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NCJ Number: 158355 Find in a Library
Title: Civil Commitment of Minors to Mental Institutions in the Commonwealth of Massachusetts
Journal: New England Journal on Criminal and Civil Commitment  Volume:21  Issue:2  Dated:(Summer 1995)  Pages:543-574
Author(s): T Hopcroft
Date Published: 1995
Page Count: 32
Type: Legislation/Policy Analysis
Format: Article
Language: English
Country: United States of America
Annotation: This article explores how Massachusetts provides treatment and protection for children through legal and mental health systems; the focus is on when to commit juveniles to mental health facilities, who should make such determinations, the potential for abuse, and the need for juveniles to have a separate voice to protect against being erroneously committed to mental health facilities.
Abstract: In the past, the Massachusetts Department of Social Services has bypassed the few existing safeguards, denied children procedural due process, and committed them to mental health facilities. More recently, by enacting a comprehensive procedure for admitting children to mental institutions, the Massachusetts legislature has taken a significant step toward equalizing the protection afforded adults and children. In civil commitment cases, due process demands that all persons have the opportunity for a full adversarial hearing with legal representation. The civil commitment process is described with respect to voluntary admission, conditional voluntary admission, involuntary commitment, and court-ordered commitment, and relevant U.S. Supreme Court rulings are noted. 264 footnotes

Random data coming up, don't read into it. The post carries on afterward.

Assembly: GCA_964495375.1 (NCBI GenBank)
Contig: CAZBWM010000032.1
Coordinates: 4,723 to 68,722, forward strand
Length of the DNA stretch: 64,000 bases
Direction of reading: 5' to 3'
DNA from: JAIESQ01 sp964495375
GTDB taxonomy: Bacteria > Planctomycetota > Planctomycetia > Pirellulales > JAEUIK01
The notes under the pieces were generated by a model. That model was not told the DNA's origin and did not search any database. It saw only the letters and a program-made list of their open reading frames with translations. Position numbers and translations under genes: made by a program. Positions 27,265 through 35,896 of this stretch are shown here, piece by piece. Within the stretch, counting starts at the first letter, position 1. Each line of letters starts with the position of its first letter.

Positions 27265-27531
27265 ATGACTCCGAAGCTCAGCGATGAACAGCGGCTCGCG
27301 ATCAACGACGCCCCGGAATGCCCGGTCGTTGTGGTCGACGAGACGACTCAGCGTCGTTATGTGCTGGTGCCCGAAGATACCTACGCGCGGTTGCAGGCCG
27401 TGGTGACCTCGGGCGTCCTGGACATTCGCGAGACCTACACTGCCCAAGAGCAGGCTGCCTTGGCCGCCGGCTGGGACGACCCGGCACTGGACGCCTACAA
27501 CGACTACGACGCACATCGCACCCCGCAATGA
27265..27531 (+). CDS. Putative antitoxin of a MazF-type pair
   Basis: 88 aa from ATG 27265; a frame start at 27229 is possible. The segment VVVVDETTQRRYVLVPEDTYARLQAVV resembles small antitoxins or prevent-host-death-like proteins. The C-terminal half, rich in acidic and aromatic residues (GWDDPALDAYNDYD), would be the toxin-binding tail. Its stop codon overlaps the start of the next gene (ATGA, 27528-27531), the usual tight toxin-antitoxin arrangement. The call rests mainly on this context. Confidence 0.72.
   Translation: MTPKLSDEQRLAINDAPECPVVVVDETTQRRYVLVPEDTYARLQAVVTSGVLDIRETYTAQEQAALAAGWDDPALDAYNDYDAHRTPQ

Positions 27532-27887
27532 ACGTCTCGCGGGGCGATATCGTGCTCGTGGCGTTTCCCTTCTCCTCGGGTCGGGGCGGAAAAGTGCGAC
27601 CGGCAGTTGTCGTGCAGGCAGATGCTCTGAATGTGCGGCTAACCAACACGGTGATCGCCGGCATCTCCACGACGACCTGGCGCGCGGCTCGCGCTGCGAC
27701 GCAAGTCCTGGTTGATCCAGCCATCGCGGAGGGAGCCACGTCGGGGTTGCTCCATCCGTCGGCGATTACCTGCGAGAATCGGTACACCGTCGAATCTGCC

Main Term(s): Juveniles
Index Term(s): Child protection services; Civil commitment; Constitutional Rights/Civil Liberties; Courts; Juvenile Delinquents with Intellectual or Developmental Disabilities; Massachusetts; Mentally ill offenders; Offenders with Intellectual or Developmental Disabilities; Right to Due Process; Rights of minors; US Supreme Court decisions
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http://www.ncjrs.gov/App/publications/abstract.aspx?ID=158355

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